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[76] Gentlemen and Players – Joanne Harris

gentlemen.gif“But our game is done. The king is alone. All our other pieces have left the board, and we can face each other honestly, for the first and last time.”

Gentlemen and Players sets in St. Oswald’s Grammar School for Boys, where for generations privileged young men have been groomed for success under its academic excellence and prestige. But the school’s gilded glory does not come without a price–for the machinery that lies at heart is heartless and unforgiving. Over the years any scandal or gossip had been no more than a fleeting glimpse, until a begrudged master who shared a bitter history returns, forges seamless references to become first-rate candidate for a teaching post, gathers details of every harmless way with an observant eye, and contrives to bring the school down with one final heavy blow.

Beneath the air of assurance lays a master strategy that has been meticulously planned, like tactic for each well-thought move in a chess game. The only person who stands in the way of St. Oswald’s crumbling is Roy Straitley, the eccentric classics teacher who contemplates retirement after 33 years. What appears to be petty annoyances, boyish pranks and thefts quickly escalates in both occurrence and consequence. While school officials, in their usual bureaucratic bluntness and pride, overlook these tell-tale signs of disturbance, Straitley perspicaciously perceives that the crimes (not mere pranks) go further than simple mischief. He smells insurrection but fails to come to grasp of the full picture.

The narrative, which alternates between Straitley and the perpetrator, is prickly suspenseful as the absurd parade of mishaps and scuffles quickly metathesize into news-making scandals in which parents accuse the school of some concerted campaign of victimization. Which a mix of vicious politicking and rich dynamics, Gentlemen and Players makes my heart throb with its taut suspense of a thriller, the small tantalizing clues, and the slow manifestation of wreaking a havoc. I realize as a reader, an outsider, am not in an advantage to be savvy of the perpetrator’s identity as Roy Straitley himself. He might feel the deja vu and the sensation of something gone amiss. But all the unpleasantness since the beginning of the term–anti-Jew charge, alleged victimization campaign, dismissal of porter, tampering of food in a severe allergy case, newspaper campaign fed by an ubiquitous source–were somehow, obscurely, related.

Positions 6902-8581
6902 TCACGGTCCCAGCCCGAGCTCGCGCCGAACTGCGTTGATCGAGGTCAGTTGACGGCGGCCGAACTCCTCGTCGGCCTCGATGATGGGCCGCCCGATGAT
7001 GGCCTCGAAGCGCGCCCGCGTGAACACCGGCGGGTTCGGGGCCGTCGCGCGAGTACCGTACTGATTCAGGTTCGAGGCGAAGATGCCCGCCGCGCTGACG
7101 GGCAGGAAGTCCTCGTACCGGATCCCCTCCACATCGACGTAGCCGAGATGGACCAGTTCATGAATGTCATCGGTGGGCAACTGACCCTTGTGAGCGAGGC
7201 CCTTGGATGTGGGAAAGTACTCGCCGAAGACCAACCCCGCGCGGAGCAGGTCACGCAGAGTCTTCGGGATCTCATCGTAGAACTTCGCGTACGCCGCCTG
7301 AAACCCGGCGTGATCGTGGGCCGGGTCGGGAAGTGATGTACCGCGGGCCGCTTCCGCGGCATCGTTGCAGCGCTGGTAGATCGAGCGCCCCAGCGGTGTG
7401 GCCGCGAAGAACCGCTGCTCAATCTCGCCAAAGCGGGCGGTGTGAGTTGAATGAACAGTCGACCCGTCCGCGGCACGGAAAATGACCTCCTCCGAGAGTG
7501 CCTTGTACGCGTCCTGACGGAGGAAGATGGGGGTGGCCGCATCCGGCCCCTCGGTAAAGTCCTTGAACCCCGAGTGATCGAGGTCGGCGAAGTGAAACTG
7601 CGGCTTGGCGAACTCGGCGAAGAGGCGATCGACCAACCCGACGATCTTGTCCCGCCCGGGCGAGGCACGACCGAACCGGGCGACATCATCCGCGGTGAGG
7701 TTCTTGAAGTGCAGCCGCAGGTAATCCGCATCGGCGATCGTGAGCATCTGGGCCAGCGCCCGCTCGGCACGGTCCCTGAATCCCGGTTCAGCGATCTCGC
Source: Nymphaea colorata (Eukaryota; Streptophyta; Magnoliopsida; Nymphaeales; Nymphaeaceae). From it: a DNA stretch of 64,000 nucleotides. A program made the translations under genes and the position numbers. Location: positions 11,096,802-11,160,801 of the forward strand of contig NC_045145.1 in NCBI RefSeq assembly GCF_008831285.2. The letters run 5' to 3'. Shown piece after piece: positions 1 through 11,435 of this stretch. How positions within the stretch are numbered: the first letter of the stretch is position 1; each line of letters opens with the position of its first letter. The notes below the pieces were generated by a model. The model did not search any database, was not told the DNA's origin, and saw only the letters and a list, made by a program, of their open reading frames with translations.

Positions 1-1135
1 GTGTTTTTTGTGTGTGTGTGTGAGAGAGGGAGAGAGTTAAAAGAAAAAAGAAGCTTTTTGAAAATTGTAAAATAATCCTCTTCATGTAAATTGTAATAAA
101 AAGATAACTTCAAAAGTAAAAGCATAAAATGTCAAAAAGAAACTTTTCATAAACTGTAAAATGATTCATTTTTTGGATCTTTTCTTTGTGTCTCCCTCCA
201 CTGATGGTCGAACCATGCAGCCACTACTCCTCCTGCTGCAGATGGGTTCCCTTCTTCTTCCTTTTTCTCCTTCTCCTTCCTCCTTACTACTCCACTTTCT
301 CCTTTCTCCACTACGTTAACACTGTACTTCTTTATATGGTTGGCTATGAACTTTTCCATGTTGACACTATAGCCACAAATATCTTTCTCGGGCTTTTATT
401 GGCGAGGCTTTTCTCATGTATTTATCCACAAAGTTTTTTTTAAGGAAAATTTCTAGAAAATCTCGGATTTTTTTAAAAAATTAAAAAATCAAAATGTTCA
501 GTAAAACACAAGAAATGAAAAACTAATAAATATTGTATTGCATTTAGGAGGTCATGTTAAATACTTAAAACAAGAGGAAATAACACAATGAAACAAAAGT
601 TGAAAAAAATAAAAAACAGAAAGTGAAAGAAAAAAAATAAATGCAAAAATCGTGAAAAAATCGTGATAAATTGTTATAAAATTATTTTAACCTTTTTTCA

As staff members are weeded out like pieces that have left the chessboard, anarchy descends on St. Oswald’s like a plague. The closer we think we have the perpetrator down the surprised we become, because readers find they are outwitted by the author. After all the plausible indication and evidence, one has to revert all speculations, back-track, make sense of what the truth might be.  This novel is built up in series of twists and turns that keeps reversing my assumptions and expectations, to an extent in which I don’t know who really the characters are.

The novel is about the obsession (desperate desire) of some underclass antihero who wants to be in the rank of the socially slite and privileged has gone awry. That he longing for respect and admiration can take a violent and menacing turn is both gripping and provocative.

7 Responses

  1. This isn’t one I’d normally associate with Joanne Harris’s name (I think food). Great review!

  2. I’m reading Namesake, but I’ll go ahead and grab this one too. Remember I still have the pile of Taschen books.

  3. Wonderful review! Wasn’t this well done!! Really, it is the reader who makes assumptions about things that are not really spelled out by the author. And if you really think about it as a chess game and read the names of the chapters…well it becomes more obvious. I love twisty books like this one!

  4. “This novel is built up in series of twists and turns that keeps reversing my assumptions and expectations, to an extent in which I don’t know who really the characters are.”

    Hmmm…sounds like a winner to me, with literary flair and a twist.

  5. […] re-read. Books of which I want to be rid of my memory are Shadow of the Wind by Carlos Ruiz Zafon, Gentlemen and Players by Joanne Harris, and The Name of the Rose by Umberto Eco. These are novels with a twist at the […]

  6. […] himself from other suspicion that is right. The one ending that I didn’t see it coming was Gentlemen and Players by Joanne Harris. The worst, or the most disappointing rather, unexpected ending is Bel Canto, […]

  7. […] himself from other suspicion that is right. The one ending that I didn’t see it coming was Gentlemen and Players by Joanne Harris. The worst, or the most disappointing rather, unexpected ending is Bel Canto, […]

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